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Macworld asks the question, "How fast is USB 3.0 really?" -- and thanks to their work, we may now have a better idea given some real-world working conditions.
Our tests included timing how long it took to copy a 10GB file to the external drive (in other words, to write the file) and then to copy that file back to the internal drive (read the file). We recommend that you check out Macworld's full post for the rest of the figures and details. This may not be the case for you, as it's becoming easier and easier (and more affordable) to invest in flash media and RAID drives -- slowly but surely at least, bit by bit (or byte). 14 Is a USB 3.0 External Drive Fast Enough for Full HD Editing?23 external RAID solutions for 4k32 What external storage are you using? You mentioned that USB 3.0 will be doubling its speed, but did not mention that Thunderbolt will be doing the same. While I find the test results interesting, you're exactly right -- no single drive is maxing out the connection.
So we finally reach the era that realises ram isn't everything, that the weakest link in data throughput isn't 32bit os's or ram, but reading and writing data. Now having used it for a few months I'm still very happy with the performance and reliability.
One other peculiarity for the future: while the SSD is *way* faster than the drives, it doesn't like being used to edit, at least with a sled. USB3 I've seen big improvements between consumer USB2 and 3 drives, but single spinning drives have limitations which makes their use with Thunderbolt pointless. I think most companies that shoot for speed use Thunderbolt over USB3, at least for the time being. While Thunderbolt was designed so that a notebook can be used as stand-alone workstation, it still should be faster than USB 3 on single drive scenario.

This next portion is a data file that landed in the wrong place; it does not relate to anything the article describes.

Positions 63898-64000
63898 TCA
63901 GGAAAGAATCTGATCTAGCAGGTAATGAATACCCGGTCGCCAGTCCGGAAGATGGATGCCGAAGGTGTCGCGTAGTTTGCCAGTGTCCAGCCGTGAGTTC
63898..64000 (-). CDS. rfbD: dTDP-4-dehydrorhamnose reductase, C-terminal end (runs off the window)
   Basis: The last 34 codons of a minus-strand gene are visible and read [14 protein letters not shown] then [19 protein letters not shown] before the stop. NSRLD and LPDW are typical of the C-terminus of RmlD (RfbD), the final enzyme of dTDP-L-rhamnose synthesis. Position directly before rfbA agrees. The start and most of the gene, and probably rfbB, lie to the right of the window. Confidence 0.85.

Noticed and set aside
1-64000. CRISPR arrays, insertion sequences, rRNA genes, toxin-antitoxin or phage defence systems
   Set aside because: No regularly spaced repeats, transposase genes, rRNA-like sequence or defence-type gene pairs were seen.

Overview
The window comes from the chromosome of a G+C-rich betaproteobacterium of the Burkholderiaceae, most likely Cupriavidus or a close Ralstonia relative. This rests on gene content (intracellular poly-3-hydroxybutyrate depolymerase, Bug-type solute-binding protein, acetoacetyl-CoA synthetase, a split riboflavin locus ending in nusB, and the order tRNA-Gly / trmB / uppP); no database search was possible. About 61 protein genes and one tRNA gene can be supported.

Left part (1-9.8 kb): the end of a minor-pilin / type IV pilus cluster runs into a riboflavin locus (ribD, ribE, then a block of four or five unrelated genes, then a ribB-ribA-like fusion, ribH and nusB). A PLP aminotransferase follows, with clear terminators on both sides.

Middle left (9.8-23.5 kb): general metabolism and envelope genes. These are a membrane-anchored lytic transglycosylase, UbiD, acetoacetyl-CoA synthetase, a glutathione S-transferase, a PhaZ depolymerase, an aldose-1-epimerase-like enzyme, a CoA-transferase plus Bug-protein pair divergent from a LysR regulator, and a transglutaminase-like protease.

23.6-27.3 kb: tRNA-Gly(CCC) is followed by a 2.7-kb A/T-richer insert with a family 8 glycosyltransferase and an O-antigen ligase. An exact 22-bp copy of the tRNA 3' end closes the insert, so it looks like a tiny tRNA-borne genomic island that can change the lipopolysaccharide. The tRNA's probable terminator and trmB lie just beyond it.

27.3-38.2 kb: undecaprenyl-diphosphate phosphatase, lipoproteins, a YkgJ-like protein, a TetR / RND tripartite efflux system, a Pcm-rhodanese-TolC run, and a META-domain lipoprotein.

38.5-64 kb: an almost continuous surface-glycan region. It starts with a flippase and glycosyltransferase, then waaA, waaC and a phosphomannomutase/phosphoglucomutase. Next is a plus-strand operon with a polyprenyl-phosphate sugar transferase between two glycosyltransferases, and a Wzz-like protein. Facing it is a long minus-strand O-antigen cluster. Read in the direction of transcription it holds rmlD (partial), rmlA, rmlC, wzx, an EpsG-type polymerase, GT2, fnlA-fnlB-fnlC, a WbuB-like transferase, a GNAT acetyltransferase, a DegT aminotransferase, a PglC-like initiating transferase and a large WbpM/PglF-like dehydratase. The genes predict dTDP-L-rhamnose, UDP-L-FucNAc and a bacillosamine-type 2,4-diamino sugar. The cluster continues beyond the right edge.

I actually often edit over the LAN here which is gigabit ethernet, with a server that has mirrored (spinning) drives, lots of RAM and that runs Linux. Lets have a small briefing, features and specifications about the new generation of USB, Then some selection of best reviewers. The EagleTec USB NanoSac Micro SD Card Reader measures just 25 x 17 x 7mm and weighs in at a tiny 2g. That looks like the end it’s supposed to go, since it has the arrow and the picture of the microSD. But in the meantime, the question stands: how does USB 3.0 compare in actual performance to Thunderbolt, and should you be in a rush to upgrade? But there will be a difference when RAID arrays are setup that can maximize the speeds and this is where Thunderbolt will be much faster. Might it be that system bus speed become the next performance focus now that fast ssds are reasonably attainable? It's good enough for me for a 'budget' external USB 3 RAID for Macbook Pro in terms of performance.
This reminds me of a test between USB 3 and FW800 using a card reader, and the FW800 reader offloaded CF card data faster than the USB 3 drive.
I find FCPX particulary, very usable editing HD footage but usb2 or fw800 causes problems (all with a variety of 2.5" spinning platter drives).
It actually works pretty well, and I can run Lightwave on the server under Wine (it has 8 nodes with two quad core CPUs each, so it works pretty well -- the electricity bill is painful though). Thanks to the guys over at Macworld, we now have some practical benchmark tests pitting the protocols against each other.
Finally, we ran Aja Video Systems’ Aja System Test, a free benchmark that’s meant to see how fast your system is and how it would perform under different video-editing circumstances.


Once again though, that difference won't grace many of us still relying on (even high-grade) traditional drives: from the looks of things, that portion of us won't gain very much in rushing to upgrade to Thunderbolt hardware. Which of the latter-day protocols have you stood by, and what has made you stick with your decision? This isn't exactly the same as testing on a real file, but it's about 80MBps faster than their results. SSDs rather than conventional HDs which typically max out at around the transfer rates mentioned even when locally connected via SATA. It would be nice to go to something faster, comms-wise, but I built the server for about $2500 total thanks to Unix Surplus in Mountain View CA. This move effectively opened the spec to hardware developers for implementation in future products. It is interesting that USB3 did better than Thunderbolt with the single 7200RPM drive, but those differences amount to a rounding error. When first reading Macworld's writeup, I was waiting for the part where USB 3 got creamed by Thunderbolt (which kind of never came), only to realize I'm stuck at 7200 RPM 99% of the time anyway -- and not often fortunate enough to be working in RAID 0.
Not perfect, but a lot easier than having to copy large amounts of data back and forth in order to both be able to work on the same projects. The new approach: USB3 gets all the storage, and FW800, transitioning to TB, gets the editing.



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